You might read this and say, "Well, that's nice but how do I translate that into writing light-hearted comedy or literature or chic-lit?". The same principle applies really, it is just that the material you're working with differs. Now, instead of focusing on the knife and the killer's slow advance towards the shower curtain you focus on the bubble of conversation/argument as it pulls towards a punchline, the creation of behaviour patterns along with hints that things are all about to be destroyed, the growing discord between two or more groups as they attempt to solve a mystery or thwart those solving it, and so on.

There doesn't have to be a death, a breakup or the destruction of a family in the creation of tension. And you really don't need a serial killer, which has now become the easiest way anyone can write a story with tension. If you think I'm lying then pay attention to just how many serial killers are popping up in fiction nowadays compared to 10 years ago. There's been a serial killer revolution all based on the fact that serial killers provide drama which is tension producing and fits the bill of that demand all producers and editors have of "we need some tension here!". It is easy to go for the dark side of things when building tension but do keep in mind that a light-hearted story has tension in it and it takes skill to create such tension. All because without tension through building expectations there's no laughter, there's no freedom in discovering something unexpected, there's no thunderclap of realisation in putting together the puzzle pieces in an instant.

The best works, whether light or dark in nature, set you up, make you believe you know what's coming and then sneak in something completely unexpected. They don't revel in the darkness only and feed you just what you expect. Such stories wear after a while as the audience never gets either a glimpse that everything will end happily or a spoonful of something different. Same goes for overly gushy romances actually. The audience never gets a hint of what would happen in real life if such things occurred and gets annoyed with the cute, cuddly, flowered, glitzy and perfectly made up everything in the stories - be it the people or the world or the relationships. The best horrors break expectations and the best romances too. And that's after they set you up to expect certain things either through ads, through character stereotypes or through plot line development. Alternatively, you can go the extra mile of creating something no-one's ever come across before, which is quite hard to do so maybe settle for something that's by and large never been seen before (see note).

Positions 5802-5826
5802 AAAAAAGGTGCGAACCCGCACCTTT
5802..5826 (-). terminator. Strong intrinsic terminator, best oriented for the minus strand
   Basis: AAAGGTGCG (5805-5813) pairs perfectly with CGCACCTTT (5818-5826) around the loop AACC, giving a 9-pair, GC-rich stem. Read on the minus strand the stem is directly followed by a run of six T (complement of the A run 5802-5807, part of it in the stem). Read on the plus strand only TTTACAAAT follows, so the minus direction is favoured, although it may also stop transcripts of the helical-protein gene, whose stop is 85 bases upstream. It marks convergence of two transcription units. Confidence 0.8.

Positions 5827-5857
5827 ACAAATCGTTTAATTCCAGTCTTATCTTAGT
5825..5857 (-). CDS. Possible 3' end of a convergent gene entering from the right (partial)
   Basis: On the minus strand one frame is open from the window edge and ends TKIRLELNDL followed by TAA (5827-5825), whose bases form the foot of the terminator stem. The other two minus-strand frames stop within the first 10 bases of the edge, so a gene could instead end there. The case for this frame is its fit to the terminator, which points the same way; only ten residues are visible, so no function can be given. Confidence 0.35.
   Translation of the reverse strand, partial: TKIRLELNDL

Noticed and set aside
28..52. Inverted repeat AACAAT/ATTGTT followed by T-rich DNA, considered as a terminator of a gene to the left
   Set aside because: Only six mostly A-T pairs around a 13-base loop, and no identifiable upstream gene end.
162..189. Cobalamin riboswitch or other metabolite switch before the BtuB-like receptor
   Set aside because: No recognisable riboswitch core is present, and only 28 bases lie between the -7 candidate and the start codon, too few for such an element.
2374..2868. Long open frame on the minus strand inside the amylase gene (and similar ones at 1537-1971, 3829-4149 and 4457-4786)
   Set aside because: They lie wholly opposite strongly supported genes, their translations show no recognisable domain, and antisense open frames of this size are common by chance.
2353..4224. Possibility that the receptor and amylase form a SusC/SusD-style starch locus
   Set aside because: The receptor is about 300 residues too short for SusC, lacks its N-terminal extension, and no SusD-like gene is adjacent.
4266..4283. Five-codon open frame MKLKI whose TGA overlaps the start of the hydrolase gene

And just for fun: The characters are dressed and presented as expected and then you're hit with the language.

When you remove the character descriptions so only the motivations remain, sift away all the landscape extras and just write the general plot line a lot of stories read the same or similar to each other. That nothing is truly original and everything is built upon something is just the nature of how human's build and develop ideas. To write a good story is to make large developments upon the old, to write an average story is to make few developments and to write a bad one is to make no developments or actually actively destroy the foundations already there.